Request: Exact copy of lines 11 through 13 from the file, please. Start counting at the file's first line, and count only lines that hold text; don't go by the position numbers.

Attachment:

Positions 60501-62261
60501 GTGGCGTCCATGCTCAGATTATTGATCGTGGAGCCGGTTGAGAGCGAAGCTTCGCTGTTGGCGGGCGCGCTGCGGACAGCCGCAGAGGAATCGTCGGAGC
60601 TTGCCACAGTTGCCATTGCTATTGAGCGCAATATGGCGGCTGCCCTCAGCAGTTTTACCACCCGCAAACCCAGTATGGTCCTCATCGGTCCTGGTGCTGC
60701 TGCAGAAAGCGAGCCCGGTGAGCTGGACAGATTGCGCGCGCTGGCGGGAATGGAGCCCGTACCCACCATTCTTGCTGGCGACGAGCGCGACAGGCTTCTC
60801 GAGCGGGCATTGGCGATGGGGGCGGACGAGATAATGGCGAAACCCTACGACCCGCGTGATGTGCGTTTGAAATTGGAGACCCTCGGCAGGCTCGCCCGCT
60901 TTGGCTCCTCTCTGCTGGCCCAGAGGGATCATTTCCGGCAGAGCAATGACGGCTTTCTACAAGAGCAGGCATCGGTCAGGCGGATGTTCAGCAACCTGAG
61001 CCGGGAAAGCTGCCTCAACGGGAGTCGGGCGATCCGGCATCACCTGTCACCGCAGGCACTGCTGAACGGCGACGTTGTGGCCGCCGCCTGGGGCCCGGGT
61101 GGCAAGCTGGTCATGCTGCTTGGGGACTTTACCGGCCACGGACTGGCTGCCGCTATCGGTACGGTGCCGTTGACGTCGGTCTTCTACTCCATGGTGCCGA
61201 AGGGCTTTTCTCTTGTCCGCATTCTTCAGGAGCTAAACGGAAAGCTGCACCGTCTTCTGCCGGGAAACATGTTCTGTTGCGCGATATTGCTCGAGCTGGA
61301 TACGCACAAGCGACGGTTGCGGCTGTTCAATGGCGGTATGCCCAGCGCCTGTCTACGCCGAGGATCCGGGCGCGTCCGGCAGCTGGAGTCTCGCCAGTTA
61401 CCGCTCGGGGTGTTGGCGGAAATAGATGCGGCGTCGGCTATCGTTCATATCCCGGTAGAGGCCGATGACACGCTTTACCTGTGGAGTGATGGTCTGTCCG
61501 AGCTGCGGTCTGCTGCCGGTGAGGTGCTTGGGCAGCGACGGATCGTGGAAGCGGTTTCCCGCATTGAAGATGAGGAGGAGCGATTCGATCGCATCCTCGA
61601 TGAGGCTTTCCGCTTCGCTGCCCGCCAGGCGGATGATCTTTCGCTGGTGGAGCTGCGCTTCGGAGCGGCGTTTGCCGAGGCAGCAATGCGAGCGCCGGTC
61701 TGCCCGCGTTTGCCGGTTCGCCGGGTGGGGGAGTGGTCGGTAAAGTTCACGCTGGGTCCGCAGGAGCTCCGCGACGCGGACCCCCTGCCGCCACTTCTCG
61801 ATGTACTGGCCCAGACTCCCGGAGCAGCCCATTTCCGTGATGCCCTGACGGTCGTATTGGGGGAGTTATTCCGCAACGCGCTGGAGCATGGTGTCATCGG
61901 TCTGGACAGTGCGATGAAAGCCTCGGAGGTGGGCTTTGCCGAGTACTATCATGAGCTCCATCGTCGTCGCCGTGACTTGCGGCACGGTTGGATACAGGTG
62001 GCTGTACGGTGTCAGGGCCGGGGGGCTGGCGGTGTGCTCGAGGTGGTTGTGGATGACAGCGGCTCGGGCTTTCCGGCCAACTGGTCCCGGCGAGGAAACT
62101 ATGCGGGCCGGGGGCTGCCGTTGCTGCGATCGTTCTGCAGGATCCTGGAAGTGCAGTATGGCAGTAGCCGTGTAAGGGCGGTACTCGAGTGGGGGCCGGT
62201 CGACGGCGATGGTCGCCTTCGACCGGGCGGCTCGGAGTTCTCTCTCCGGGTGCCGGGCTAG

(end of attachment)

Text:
61401 CCGCTCGGGGTGTTGGCGGAAATAGATGCGGCGTCGGCTATCGTTCATATCCCGGTAGAGGCCGATGACACGCTTTACCTGTGGAGTGATGGTCTGTCCG
61501 AGCTGCGGTCTGCTGCCGGTGAGGTGCTTGGGCAGCGACGGATCGTGGAAGCGGTTTCCCGCATTGAAGATGAGGAGGAGCGATTCGATCGCATCCTCGA
61601 TGAGGCTTTCCGCTTCGCTGCCCGCCAGGCGGATGATCTTTCGCTGGTGGAGCTGCGCTTCGGAGCGGCGTTTGCCGAGGCAGCAATGCGAGCGCCGGTC